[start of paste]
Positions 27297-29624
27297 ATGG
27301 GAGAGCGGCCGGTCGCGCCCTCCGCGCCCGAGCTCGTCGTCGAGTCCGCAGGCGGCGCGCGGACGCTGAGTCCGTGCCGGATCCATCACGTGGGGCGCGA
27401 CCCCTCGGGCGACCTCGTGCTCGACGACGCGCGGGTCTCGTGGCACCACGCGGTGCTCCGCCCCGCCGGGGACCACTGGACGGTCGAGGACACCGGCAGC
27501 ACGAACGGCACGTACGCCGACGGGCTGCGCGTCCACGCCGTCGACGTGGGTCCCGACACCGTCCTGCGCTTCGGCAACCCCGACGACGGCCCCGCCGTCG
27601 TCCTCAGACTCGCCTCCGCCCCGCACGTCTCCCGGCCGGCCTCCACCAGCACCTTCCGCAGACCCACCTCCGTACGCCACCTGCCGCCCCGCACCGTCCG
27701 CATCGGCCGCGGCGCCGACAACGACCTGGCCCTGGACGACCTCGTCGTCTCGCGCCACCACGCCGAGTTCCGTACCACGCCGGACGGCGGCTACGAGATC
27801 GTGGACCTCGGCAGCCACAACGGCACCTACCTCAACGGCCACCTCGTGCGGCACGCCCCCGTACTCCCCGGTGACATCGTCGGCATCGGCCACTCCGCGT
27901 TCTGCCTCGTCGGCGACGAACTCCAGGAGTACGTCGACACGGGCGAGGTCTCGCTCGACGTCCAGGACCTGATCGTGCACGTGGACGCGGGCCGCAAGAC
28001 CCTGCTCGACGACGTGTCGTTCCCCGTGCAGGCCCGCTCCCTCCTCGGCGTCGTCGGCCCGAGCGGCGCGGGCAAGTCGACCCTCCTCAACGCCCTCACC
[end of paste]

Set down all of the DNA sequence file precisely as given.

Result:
Positions 27297-29624
27297 ATGG
27301 GAGAGCGGCCGGTCGCGCCCTCCGCGCCCGAGCTCGTCGTCGAGTCCGCAGGCGGCGCGCGGACGCTGAGTCCGTGCCGGATCCATCACGTGGGGCGCGA
27401 CCCCTCGGGCGACCTCGTGCTCGACGACGCGCGGGTCTCGTGGCACCACGCGGTGCTCCGCCCCGCCGGGGACCACTGGACGGTCGAGGACACCGGCAGC
27501 ACGAACGGCACGTACGCCGACGGGCTGCGCGTCCACGCCGTCGACGTGGGTCCCGACACCGTCCTGCGCTTCGGCAACCCCGACGACGGCCCCGCCGTCG
27601 TCCTCAGACTCGCCTCCGCCCCGCACGTCTCCCGGCCGGCCTCCACCAGCACCTTCCGCAGACCCACCTCCGTACGCCACCTGCCGCCCCGCACCGTCCG
27701 CATCGGCCGCGGCGCCGACAACGACCTGGCCCTGGACGACCTCGTCGTCTCGCGCCACCACGCCGAGTTCCGTACCACGCCGGACGGCGGCTACGAGATC
27801 GTGGACCTCGGCAGCCACAACGGCACCTACCTCAACGGCCACCTCGTGCGGCACGCCCCCGTACTCCCCGGTGACATCGTCGGCATCGGCCACTCCGCGT
27901 TCTGCCTCGTCGGCGACGAACTCCAGGAGTACGTCGACACGGGCGAGGTCTCGCTCGACGTCCAGGACCTGATCGTGCACGTGGACGCGGGCCGCAAGAC
28001 CCTGCTCGACGACGTGTCGTTCCCCGTGCAGGCCCGCTCCCTCCTCGGCGTCGTCGGCCCGAGCGGCGCGGGCAAGTCGACCCTCCTCAACGCCCTCACC